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Painting is silent poetry, and poetry is painting that speaks. Simonides

Rene Murray








Rene Murray


EDUCATION
B.A. - University of Michigan - Ann Arbor,Michigan - l962
M.F.A. - University of Michigan - l964
TEACHING
University of Michigan - l963 - l964
Potters Guild, Ann Arbor, Michigan - l963 - l964
Clay Art Center, Port Chester, New York - l967 - 1968
Pratt Institute of Art, Brooklyn, New York - l973 - l974
Kingsborough Community College, Brooklyn, New York - l994 - l997
Celedon Gallery, Gallery Talk, Watermill, New York, 2009
Funke Fired Arts, Workshops, Cincinnati, Ohio, 2011
PROFESSIONAL EXPERIENCE
1964 - 1971 - Studio Potter at Clay Art Center, Port Chester, New York
1971 - 2011 - Studio Potter at Rene Murray Studio, Brooklyn, New York
MUSEUM
COLLECTIONS
Detroit Institute of Art - Detroit, Michigan
Everson Museum of Art - Syracuse, New York

HONORS and PUBLICATIONS
2009 - Article - Ceramics Monthly, Nov. 2009, Vol 57 #9
2006 - Ceramics Art and Perception, Issue 65, "Rene Murray, an Urban Potter"
1999 - Susannah Keith Gallery, Dexter Michigan - Purchase Prize
1996 - BACA/Brooklyn Arts Council - Citation - Outstanding Artist And Teacher
1966 - 23rd Ceramic National - Everson Museum of Art - Purchase Prize
1966 - Craftsman '66 -Wilmington, Deleware - National Merit Award
1964 - Michigan Artist-Craftsman - Detroit Institute of Art - Purchase Prize 









All of my work has its foundation in the age-old techniques and conventions of the potter.  Whether the piece is functional or sculptural it is always based on a vessel form.  The simplest thrown plate as well as the more intricate hand built sectional hilltown sculpture are conceived of and built from the inside out and become upon completion a type of clay container.

There is a flow in my work, from one piece to another, from one series to another.  A new idea takes shape.  The first successful piece inspires the next.  Several pieces have similar ideas and become part of a series.  Variations occur within the series.  Some variations spawn a new idea and the cycle begins again.

I keep completed work on display around the studio so I am constantly absorbing information about older pieces.  What can I learn from them?  How can I improve on the mistakes and utilize the successful elements?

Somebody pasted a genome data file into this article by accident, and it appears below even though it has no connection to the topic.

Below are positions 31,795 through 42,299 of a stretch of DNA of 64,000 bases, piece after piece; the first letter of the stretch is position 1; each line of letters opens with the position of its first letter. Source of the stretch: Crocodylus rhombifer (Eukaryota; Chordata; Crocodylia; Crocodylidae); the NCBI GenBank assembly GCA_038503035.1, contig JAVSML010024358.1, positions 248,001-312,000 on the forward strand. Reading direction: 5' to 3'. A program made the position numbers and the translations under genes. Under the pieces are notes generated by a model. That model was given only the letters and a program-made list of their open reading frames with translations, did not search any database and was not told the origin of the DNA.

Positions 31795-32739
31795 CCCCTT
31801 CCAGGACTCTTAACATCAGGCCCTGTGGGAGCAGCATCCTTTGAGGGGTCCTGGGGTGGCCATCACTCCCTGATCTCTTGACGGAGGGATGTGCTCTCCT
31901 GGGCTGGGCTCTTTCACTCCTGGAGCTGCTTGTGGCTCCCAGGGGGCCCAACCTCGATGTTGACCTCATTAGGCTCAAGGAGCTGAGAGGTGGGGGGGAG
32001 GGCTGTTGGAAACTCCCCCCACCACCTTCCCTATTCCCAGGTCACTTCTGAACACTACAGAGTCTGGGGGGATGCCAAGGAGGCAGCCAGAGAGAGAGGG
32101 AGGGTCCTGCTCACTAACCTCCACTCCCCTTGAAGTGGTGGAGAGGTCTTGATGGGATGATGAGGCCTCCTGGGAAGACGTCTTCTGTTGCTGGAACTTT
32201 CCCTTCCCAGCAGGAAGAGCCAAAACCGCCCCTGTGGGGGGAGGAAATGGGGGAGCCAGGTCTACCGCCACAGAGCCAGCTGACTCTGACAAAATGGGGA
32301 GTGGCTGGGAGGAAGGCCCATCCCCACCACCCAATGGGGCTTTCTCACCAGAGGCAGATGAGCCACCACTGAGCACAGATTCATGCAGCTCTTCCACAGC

My creative process is circular, always moving, taking in new ideas and inspirations, while keeping in view all that has gone before.

Here is an example: The view from the backyard of my Brooklyn studio is of a water tower topping a local housing project.  Its massive form raised on stilts had been my visual inspiration for two years.  I translated into clay the contrasts between the solidity of the body and the delicacy of the legs.
In April l997, a short trip to the hill towns of Tuscany exploded my architectural vocabulary in new directions. Back home, these new Mediterranean visions formed the basis of the first ‘Fantasy house’ series.  Although the original stilts were still part of the pieces, the solid bodies were opened up to form windows and doors. 

Then after viewing some ancient Japanese, Haniwa sculptures at the Minneapolis Museum of Art, I returned to my studio and transformed these houses into horses.  Although I continued to use the same visual punctuations of openings (windows and doors), these newer pieces became more blocky and statuesque and the handles on the tops of the houses became the manes on the horses.

Perhaps my earlier stated circle of creation is also like a DNA spiral, one which affords a view of completed work from a new perspective while providing a glance of the road ahead.






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